Updated H. Pylori Regimens – Quadruple Therapy

Due to increasing resistance (~15% in some locales) of H pylori to clarithromycin, triple therapy (PPI + 2 abx) is no longer recommended.  QUADRUPLE therapy (options below) are now recommended. From Prescriber's Letter: Select an initial regimen based on prior macrolide exposure, allergies, dosing convenience, and cost. All PPIs are equally effective. Regimen Combinations Comments… Continue reading Updated H. Pylori Regimens – Quadruple Therapy

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Acute Pancreatitis

Adapted from NEJM 11/17/2016 review article "Acute Pancreatitis": CAUSES: Gallstones EtOH (must be chronic use, 4-5 drinks/d x >5y) Usu acute-on-chronic pancreatitis Binge drinking does not cause acute pancreatitis Drugs (<5%) azathioprine 6-mercaptopurine valproic acid ACEIs mesalamine Idiopathic more frequent with age NON-CAUSES: Sphincter of Oddi dysfunction Pancreas divisum Binge EtOH use (in absence of… Continue reading Acute Pancreatitis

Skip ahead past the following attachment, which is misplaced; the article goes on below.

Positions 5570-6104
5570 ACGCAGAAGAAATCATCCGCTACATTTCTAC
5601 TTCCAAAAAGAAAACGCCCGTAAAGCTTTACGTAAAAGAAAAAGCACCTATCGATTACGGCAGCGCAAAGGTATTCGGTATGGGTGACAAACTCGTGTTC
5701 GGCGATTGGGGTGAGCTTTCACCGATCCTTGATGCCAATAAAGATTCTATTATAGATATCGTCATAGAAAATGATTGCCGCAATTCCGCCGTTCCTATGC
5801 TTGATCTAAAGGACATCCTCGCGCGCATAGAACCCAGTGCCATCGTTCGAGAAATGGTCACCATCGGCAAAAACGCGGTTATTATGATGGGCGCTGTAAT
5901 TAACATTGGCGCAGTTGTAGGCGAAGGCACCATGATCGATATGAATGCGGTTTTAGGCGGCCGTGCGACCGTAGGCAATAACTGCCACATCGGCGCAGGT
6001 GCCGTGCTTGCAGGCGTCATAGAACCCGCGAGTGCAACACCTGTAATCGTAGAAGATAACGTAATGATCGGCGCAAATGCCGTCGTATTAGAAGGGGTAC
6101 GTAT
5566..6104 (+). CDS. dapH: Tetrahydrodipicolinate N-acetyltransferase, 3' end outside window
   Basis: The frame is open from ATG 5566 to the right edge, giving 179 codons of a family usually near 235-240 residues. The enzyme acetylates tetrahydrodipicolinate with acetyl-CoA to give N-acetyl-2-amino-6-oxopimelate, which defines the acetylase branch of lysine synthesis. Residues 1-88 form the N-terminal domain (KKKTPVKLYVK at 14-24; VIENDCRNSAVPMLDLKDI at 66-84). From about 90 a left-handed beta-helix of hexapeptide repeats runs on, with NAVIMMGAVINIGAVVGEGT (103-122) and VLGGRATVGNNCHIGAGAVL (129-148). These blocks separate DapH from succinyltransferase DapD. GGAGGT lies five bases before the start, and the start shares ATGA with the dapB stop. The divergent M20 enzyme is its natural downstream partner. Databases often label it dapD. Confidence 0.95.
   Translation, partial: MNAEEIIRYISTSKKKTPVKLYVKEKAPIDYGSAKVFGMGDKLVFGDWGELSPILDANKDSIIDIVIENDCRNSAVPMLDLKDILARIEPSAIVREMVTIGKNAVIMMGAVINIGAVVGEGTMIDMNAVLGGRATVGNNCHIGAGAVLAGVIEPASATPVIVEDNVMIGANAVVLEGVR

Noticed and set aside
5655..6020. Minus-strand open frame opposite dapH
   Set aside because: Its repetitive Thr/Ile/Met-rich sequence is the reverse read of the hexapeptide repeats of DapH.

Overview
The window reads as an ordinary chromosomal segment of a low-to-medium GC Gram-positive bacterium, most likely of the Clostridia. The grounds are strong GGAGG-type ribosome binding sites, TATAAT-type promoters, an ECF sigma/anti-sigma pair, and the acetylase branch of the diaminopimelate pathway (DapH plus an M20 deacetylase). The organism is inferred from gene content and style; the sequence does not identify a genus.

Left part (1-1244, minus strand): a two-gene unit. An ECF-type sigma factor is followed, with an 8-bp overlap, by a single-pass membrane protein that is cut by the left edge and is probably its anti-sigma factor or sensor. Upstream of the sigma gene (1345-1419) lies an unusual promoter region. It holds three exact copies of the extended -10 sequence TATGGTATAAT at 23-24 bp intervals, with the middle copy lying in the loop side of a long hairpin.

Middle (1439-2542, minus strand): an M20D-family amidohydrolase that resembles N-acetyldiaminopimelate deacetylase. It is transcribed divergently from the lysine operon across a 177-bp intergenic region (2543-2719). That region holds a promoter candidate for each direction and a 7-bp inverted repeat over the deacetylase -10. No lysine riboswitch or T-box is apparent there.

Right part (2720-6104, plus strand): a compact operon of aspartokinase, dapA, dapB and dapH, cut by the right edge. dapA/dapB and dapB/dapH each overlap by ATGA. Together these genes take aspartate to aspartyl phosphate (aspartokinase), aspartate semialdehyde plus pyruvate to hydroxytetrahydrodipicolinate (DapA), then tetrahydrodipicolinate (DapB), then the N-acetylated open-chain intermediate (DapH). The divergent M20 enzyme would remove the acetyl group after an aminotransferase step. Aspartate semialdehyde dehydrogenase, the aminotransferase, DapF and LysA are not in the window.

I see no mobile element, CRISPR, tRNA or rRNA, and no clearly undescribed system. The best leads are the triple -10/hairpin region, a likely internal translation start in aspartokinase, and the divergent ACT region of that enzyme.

Harms of Colonoscopy

Clinical Question:What are the harms of colonoscopy?Bottom Line:Overall, the harms per 100,000 colonoscopies were 50 perforations, 260 bleeds, and 3 deaths. Among patients undergoing screening colonoscopy, the likelihood of a bleeding complication was 240/100,000 and the likelihood of a perforation was 30/100,000. (LOE = 1a)Reference:Reumkens A, Rondagh EJ, Bakker CM, Winkens B, Masclee AA, Sanduleanu… Continue reading Harms of Colonoscopy

Proton Pump Inhibitors in Acute GI Bleed – Why Do We Do It?

From Life in the Fast Lane:   PROTON PUMP INHIBITOR: Pantoprazole 80 mg IV loading dose, followed by 8 mg/hour for 72 hours. ACG: Why we do it: "PPI therapy may be considered to decrease the proportion of patients who have higher risk stigmata of hemorrhage at endoscopy and who receive endoscopic therapy. If endoscopy… Continue reading Proton Pump Inhibitors in Acute GI Bleed – Why Do We Do It?

Amylase and Lipase – Interpretation

Amylase is secreted throughout the entire GI tract.  Lipase is secreted only in the pancreas, and to some extent in the duodenal C loop.  Hence: High amylase + high lipase and LUQ pain = pancreatitis. Normal amylase + high lipase and R-sided abdominal pain = duodenitis High amylase + normal lipase and diffuse/non-specific GI symptoms… Continue reading Amylase and Lipase – Interpretation

Treatment of Ascites

Presentation in rounds by Dr Amy Hills: Prognosis:  Treatment does not improve survival.  But...it makes the patient feel better, may lower risk of SBP and cellulitis of the abdomen, and the patient expends fewer calories heating the fluid! Treatment:  Consider diagnostic/therapeutic paracentesis. Stop drinking EtOH! < 2 gram NaCl restriction Fluid restrict if Na <… Continue reading Treatment of Ascites